la grippe porcine

Sanglier wild boar France niche pyracanthis
One sassy sanglier says, "Swine Flu! What's to you?" Tell us your opinion in today's debate, below.

la grippe porcine (lah greep pohr-seen) noun, feminine
    : swine flu

AKA: la grippe Mexicaine

Audio File: listen to my daughter pronounce the French words la grippe porcine Download Wav File . or Download mp3

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Swine Flu Debate
In today's debate: la grippe porcine. Please chime in and tell us how you feel the news coverage on this topic (Is it excessive?) and its effect on you. Are you nervous or fearful about the Swine Flu, or what the French call "la grippe Mexicaine"? Or do you think, as one French woman recently confided to me, that topics like this just drive our attention away from other hot-button issues, such as the economy, unemployment... war? Did you see the French comedian's skit "Une Petite Grippe de Tafiole"?* I look forward to reading your thoughts, in the comments box. Meantime, I'm off to help Mom pack for her return trip to Mexico...

A Day in a French Life...
by Kristin Espinasse

I am happy to see Mom ironing her pink poncho.
"You going to get dressed up?" I ask Jules.
"Oh... Well, would you like to wear these sandals?" I offer.
"No. I'm going to wear my tennis shoes."
"Ah... Did you need to use my hairdryer?" I question.
"No," Mom answers. "I'm just going to throw a blanket over my head!"

Obviously Mom is in some kind of mood and I intend to shake her out of it.

"Mom! You never know who you might meet on the plane!" I point out, trying to cheer her up before she leaves for the airport.  Jules is returning home, after a two-month absence. Though this should be an exciting time for her (reuniting with Breezy The Dog, her cats, and husband, John...), I notice that she is dragging. She wore house slippers to town the other day, and she's not putting on her make-up, as she does.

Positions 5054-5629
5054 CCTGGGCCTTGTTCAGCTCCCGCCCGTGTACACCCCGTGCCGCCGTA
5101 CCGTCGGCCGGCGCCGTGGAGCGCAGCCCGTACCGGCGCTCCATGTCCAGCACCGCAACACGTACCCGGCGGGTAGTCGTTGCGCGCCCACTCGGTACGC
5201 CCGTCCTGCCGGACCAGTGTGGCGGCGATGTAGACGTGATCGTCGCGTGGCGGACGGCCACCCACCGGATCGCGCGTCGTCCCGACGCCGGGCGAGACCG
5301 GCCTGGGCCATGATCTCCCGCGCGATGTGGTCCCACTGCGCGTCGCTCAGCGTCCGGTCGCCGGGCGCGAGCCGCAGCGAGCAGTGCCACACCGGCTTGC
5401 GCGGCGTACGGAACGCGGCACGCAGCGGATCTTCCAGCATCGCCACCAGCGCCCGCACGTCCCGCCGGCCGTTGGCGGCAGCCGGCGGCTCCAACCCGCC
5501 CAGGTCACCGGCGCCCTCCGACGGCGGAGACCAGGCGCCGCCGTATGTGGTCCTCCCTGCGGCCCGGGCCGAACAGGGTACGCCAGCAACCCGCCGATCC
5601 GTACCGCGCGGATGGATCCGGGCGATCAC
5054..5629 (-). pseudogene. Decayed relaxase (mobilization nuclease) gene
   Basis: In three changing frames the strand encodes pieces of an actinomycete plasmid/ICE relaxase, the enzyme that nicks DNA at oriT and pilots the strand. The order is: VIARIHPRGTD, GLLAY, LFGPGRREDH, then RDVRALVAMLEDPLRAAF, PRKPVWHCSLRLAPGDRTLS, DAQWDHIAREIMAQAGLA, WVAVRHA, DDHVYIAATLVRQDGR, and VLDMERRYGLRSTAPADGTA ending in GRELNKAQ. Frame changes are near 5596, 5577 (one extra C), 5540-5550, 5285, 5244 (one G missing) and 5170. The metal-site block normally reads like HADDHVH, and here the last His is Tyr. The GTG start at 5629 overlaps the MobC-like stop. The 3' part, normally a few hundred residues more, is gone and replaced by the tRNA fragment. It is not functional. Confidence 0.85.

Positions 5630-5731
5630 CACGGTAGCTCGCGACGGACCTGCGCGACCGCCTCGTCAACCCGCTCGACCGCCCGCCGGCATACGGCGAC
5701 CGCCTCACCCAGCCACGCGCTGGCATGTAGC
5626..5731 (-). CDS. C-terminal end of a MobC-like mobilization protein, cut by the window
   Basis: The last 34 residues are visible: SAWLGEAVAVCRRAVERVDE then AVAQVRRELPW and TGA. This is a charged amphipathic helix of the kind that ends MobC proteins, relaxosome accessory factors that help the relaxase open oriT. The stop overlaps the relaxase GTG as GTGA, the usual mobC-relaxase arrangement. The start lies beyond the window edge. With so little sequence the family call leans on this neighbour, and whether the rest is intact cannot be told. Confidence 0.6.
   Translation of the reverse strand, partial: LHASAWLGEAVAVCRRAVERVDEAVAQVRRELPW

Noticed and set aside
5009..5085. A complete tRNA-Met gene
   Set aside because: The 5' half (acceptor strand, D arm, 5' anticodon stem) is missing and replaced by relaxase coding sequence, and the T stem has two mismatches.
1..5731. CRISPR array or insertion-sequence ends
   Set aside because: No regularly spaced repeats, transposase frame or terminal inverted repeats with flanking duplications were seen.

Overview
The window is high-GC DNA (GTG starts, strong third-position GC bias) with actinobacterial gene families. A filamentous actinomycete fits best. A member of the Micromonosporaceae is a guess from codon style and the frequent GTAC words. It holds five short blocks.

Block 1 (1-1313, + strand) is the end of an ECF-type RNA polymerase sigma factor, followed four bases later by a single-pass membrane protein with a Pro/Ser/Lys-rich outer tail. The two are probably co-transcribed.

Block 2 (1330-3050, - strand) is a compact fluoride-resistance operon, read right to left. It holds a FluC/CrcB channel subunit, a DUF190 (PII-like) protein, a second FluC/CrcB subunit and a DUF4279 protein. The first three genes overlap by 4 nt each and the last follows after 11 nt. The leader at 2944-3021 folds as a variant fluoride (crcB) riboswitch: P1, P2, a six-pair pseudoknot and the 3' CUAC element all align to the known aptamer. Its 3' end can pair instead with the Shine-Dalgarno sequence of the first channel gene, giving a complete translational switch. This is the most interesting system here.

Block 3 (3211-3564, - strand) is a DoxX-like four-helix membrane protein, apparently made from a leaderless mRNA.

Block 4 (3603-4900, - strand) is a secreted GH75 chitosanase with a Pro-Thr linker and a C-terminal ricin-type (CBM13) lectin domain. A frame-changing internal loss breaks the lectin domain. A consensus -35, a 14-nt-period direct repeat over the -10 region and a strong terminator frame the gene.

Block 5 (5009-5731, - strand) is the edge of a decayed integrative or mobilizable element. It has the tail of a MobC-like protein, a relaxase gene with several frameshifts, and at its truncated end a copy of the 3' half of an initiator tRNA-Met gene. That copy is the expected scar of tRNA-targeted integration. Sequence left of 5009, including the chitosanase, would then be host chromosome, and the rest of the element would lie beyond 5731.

Her before-departure blues have nothing to do with the news (where Swine Flu in the City is a sexy media topic), and it isn't that she is sad to leave France... No, Mom's lethargy is the result of feeling paralyzed by fearful thoughts.

To be clear, it isn't the swine flu that scares Mom, it is the Mexican economy and how this will affect her adored amigos, her beloved Mexico. The restaurants have closed, as have many of the shops, and her husband has been sent home from work.

"I told him to stock up on rice and beans..." Mom mumbles and I can just see her train of tick-tick-ticking thinking. I tell Mom that I can relate to her obsessive, fearful thoughts. I, too, tend to latch on to a train of fearful, negative thinking, and don't know how or when to just let go. Besides, even when I let go, a different, equally defeating thought rushes in, only to replace the former one.

Mom and I sit there, each consumed with concern, until the quiet in the room attracts our attention. That's when Mom looks over at me and her face brightens until she's got that pull-herself-up-by-her bootstraps look in her eyes. Speaking of boots, Mom no longer wears spurs on hers, but gets by these days with a spike in her spirit.  That spirit is now shining through her pupils and I can sense a lesson coming on.

"Do you know the story about the farmer?" Mom begins.
"Which one's that?" I ask, glad for the distraction.
"The farmer who is sitting quietly in his kitchen, when a dozen pigs rush in, through the open door, creating mayhem. The china cabinets shake, the jam jars come crashing down, the wife screams, and the mug of coffee that the farmer had been enjoying falls off the table, scatters. The room is full of chaos!

(It takes me a moment to realize that Mom's story is a parable: the pigs represent thoughts, whether fearful, angry, or unruly.)

"When the pigs begin to overwhelm him," Mom continues, "the farmer gets up and chases them out of the kitchen, latches the door. Only, now, he is sitting in an empty room."

Sitting in an empty room seems fine to me, I reason... but before I can argue with that, Mom sums up her story:

"It is not enough to chase the pigs out. You have to fill that empty (vulnerable) space, replace the pigs with something else!"

Mom's story ends here, and she looks over at me with a knowing glance--only, I don't know what she's talking about. I begin to wonder whether Mom's forgotten something, left a certain point principal out of this parable. I mean, replace the unruly pigs with what? Flowers? Chickens, maybe? Cancan dancers (a nice distraction if not a change from that nagging wife)?

"I can't wait to get home!" Mom announces, and she's already off, to put that parable-lesson into practice.

"Do you have any shampoo?" Mom inquires. "Oh, and where's that hairdryer? I've got so many people to see when I get home!" I guess Jules is not going to wear that blanket on her head after all... Looks as though she has replaced those fearful "pig" thoughts with positive ones.

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In Roussillon


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